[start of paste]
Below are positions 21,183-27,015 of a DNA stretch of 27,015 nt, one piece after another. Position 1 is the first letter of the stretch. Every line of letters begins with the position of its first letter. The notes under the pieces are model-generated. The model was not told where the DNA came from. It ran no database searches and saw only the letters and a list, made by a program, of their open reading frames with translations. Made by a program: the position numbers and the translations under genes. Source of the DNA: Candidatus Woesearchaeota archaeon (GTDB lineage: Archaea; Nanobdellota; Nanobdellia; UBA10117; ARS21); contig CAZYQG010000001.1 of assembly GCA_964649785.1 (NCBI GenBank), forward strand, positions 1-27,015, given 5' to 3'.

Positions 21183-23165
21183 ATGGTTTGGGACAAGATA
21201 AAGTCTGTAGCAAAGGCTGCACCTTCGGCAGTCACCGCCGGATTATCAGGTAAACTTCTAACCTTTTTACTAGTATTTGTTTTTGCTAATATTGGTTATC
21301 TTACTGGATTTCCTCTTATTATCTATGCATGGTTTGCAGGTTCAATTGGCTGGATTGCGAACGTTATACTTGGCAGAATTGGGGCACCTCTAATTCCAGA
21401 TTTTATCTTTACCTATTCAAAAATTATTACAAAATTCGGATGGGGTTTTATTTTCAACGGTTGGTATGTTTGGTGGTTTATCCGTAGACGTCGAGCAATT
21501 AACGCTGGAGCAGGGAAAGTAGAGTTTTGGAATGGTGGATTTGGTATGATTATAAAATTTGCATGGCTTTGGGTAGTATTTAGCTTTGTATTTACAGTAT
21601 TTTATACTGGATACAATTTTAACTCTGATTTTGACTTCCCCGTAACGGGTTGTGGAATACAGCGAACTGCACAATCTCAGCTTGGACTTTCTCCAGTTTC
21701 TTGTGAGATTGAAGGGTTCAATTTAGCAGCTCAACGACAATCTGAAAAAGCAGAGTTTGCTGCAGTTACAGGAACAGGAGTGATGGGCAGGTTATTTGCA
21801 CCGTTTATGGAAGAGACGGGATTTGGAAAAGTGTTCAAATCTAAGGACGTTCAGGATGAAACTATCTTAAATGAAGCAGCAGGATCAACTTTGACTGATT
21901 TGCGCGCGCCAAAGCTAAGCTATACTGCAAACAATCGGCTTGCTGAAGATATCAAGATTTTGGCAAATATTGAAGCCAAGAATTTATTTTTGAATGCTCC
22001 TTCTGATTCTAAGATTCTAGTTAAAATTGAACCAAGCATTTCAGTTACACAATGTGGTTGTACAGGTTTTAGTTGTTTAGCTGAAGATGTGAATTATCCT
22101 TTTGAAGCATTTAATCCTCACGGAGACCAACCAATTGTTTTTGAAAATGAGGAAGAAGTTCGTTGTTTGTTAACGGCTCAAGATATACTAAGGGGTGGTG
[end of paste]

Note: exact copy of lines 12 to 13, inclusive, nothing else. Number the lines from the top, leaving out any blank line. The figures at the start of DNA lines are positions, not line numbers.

22001 TTCTGATTCTAAGATTCTAGTTAAAATTGAACCAAGCATTTCAGTTACACAATGTGGTTGTACAGGTTTTAGTTGTTTAGCTGAAGATGTGAATTATCCT
22101 TTTGAAGCATTTAATCCTCACGGAGACCAACCAATTGTTTTTGAAAATGAGGAAGAAGTTCGTTGTTTGTTAACGGCTCAAGATATACTAAGGGGTGGTG